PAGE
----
family relics, draped upon the limb of
an oak near by. Upon enquiry we learn
ed that the aforesaid .clio was a coun
terpane which was woven in Ireland
150 years ago by the same John
Moorehead, lirst named, who was a
weaver b> trade, and who had plied
the beam in every County in Ireland
with the exception of throe probably
before he sailed' from Londondery in
1702. The colora wero white and blue
J. A. Pruitt
Aro n?>w Open, Ih
Here ar? a few "Knockout
Good Green Coffee.
A better Green OdTee_.
Best Java Cofie?...
A Good Roasted Golf.e.!.
Fancy Patent FL ut.
Half Patent Flour.,.
One visit to our Store will
line" to save you money. Pie
Yours very truly,
'THE CASH GF
and th? fabric was composed of cotton
and wool. The fact of cotton entering
into a woven counterpane of auch anti
quity waa doubted by some present,
but after a careful examination ii was
deeided that toe licecy staple was there
plain to be seen.
The much prized relic is now the
property of Mro. Annie Denn Beaty,
a great granddaughter of the weaver,
whose mother, Mro. Narcisaa Dean,
waa a daughter of ?be youngest mem
ber of thermally of John Moorehead,
who married Major Lewis in 1803, Just
a century past.
We were much impressed by an in
cident that was brought to our atten
tion during the dinner hoar. Juet be
fore the dinner was announced a city i
hack arrived, and there alighted a lady ?
with six children, the youngest an in
fant in arms. Upon further inquiry1
we found that the lady was an oathu-1
elastic member of the family from !
florida, and that she had travelled ?or i
the past two days and -nights from her I
home in Ocula, Florida, with all these
children, and for the expre? purpose
of attending this reunion. We for
bear using harnee* but we wnnt to re
mark in this connection that if there
nie only ti few others of thu family who
?ire thus alive to the perpetuation of
che annual meetings utt tins one good
woman from Florida, there need he no.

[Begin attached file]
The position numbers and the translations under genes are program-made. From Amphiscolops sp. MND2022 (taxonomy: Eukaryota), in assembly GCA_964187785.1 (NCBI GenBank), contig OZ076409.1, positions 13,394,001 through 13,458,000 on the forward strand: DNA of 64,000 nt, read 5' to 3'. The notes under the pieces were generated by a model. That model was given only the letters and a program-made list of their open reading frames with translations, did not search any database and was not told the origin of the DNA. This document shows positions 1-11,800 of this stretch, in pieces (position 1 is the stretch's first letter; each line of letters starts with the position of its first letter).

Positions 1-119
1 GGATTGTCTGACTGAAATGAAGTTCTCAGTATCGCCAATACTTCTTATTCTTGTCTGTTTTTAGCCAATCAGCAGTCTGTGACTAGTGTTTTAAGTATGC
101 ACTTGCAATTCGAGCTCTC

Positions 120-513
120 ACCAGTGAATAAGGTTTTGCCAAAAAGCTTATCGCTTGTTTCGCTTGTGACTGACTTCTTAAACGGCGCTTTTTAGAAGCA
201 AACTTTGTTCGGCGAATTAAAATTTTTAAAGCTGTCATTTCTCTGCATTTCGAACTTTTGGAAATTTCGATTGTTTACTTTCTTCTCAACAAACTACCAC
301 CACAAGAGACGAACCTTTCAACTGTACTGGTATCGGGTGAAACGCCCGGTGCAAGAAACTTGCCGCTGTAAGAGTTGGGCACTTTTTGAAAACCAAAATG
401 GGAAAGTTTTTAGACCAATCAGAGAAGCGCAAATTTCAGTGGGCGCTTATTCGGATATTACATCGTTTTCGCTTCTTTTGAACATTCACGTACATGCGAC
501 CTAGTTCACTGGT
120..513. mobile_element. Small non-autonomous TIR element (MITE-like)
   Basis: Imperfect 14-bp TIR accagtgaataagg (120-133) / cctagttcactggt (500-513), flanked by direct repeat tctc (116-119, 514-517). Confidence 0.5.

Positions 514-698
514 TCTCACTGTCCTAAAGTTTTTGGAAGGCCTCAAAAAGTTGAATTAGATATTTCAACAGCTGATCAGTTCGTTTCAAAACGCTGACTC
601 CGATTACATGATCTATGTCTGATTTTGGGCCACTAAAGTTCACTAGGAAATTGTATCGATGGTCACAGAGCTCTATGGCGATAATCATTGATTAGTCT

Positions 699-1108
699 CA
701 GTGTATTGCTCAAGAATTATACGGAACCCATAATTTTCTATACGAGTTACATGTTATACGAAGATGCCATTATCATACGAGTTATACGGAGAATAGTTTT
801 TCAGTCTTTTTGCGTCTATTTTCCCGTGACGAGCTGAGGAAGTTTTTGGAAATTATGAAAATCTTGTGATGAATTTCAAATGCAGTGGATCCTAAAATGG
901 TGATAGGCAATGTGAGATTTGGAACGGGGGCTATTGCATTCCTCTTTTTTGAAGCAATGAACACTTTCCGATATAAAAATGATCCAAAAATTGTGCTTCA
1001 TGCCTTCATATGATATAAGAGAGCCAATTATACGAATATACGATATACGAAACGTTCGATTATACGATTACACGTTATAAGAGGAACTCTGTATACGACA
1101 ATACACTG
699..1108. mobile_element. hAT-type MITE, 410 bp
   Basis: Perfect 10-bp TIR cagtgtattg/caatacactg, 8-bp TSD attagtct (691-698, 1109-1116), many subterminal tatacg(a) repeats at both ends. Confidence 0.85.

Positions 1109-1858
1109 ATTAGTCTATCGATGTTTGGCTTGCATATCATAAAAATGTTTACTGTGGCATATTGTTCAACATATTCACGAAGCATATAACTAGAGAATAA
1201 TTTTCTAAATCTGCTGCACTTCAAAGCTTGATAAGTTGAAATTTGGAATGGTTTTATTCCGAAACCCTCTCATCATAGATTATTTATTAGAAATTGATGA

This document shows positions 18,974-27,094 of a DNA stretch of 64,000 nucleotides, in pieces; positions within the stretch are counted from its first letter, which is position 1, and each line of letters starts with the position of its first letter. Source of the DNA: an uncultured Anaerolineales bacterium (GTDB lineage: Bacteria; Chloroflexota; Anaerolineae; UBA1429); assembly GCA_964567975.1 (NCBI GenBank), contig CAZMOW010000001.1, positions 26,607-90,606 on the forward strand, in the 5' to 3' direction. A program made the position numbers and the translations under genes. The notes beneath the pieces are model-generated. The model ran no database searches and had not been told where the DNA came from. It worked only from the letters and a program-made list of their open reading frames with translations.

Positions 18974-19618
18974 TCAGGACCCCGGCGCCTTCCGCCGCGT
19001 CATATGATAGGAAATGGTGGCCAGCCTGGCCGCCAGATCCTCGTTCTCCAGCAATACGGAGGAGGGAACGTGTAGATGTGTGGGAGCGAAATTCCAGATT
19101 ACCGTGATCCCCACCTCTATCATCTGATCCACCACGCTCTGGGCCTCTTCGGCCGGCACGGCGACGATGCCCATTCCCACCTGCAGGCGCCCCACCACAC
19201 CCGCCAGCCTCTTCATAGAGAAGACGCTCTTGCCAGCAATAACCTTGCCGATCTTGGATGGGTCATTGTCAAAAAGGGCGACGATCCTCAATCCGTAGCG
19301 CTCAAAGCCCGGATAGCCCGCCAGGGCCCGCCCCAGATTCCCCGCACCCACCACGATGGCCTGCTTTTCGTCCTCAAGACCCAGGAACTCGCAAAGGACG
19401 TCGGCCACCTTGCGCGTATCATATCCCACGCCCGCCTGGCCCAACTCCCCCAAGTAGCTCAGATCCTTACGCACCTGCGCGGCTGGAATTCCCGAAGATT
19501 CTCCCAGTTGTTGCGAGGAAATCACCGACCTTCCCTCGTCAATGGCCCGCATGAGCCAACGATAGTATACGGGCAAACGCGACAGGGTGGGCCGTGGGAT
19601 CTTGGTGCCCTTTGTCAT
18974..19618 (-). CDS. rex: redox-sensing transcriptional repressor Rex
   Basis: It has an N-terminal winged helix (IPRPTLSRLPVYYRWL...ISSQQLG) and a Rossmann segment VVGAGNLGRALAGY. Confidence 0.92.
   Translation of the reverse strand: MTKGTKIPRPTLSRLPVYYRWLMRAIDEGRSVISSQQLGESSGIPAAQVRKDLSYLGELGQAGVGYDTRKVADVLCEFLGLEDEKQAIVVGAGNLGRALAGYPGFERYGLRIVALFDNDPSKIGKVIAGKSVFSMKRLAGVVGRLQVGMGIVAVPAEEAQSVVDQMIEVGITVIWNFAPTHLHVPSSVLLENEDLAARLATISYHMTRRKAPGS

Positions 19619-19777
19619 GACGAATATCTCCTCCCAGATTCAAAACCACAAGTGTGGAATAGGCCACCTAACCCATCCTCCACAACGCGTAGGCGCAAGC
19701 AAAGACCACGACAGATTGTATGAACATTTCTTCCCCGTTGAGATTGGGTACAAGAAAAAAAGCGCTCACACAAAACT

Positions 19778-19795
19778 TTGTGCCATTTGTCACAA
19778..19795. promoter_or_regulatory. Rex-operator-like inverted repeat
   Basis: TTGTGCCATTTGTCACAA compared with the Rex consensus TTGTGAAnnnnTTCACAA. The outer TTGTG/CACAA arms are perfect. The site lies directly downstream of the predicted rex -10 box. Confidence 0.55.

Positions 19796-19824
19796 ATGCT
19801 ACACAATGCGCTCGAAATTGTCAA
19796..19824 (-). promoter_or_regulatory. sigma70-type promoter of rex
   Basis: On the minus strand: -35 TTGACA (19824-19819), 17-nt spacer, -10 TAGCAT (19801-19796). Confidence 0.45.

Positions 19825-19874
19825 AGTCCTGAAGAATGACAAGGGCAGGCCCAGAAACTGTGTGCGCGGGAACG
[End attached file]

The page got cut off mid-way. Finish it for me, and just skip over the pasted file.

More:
fear whatever that the Moorehead
name ami fame should ever cease to
live and flourish. Our hearty congrat
ulations to the hoad ol! the family who
possesses such a wife and who ?B the
father of such promis:UK children.
Long will the name bu remembered
where you have made yout home and
found your earthly treasures in such
as we see here of your family.
Following the remarks of our honor
ed friend there waa a short business
feature introduced by the csmuittee
of arrangements, thc object of which
wo learned was tp organizo the Moore
head family and their descendants into
u society for the perpetuation of the
1 annual meeting, ?ind iu order to pro
vide for tho recording of family history
and tho preservation of the name of
the members so far us they may be ob
tained. The members selected tho
following us tho oilicers of the "Clan
Moorehead", which is tho name adopt
ed by which they ure to bo known as a
President, ltobort Moorehead.
Vice Presidents, one member from
each of the original descendants of
John Moorehead who are to be select
ed later by the President.
Sec. and Treas., J. B. Lewis.
Historian, Rober?- A. Gentry.
Committee of Arrangements, Mrs.
Mary Jliooreheau Bnrnss, Mrs. Alice
Burriss O'Neal, Mrs. Estelle Burnes
Eskew, Mrs. Hannah Moorehead Kay,
Mm. Annie Dean Beaty, Mrs. Mary
Jolly Elliott, Mrs Nannie Pool Harri
son, Miss Bettie Stevenson.
We think this a spendid idea to name
: the committee of arrangements and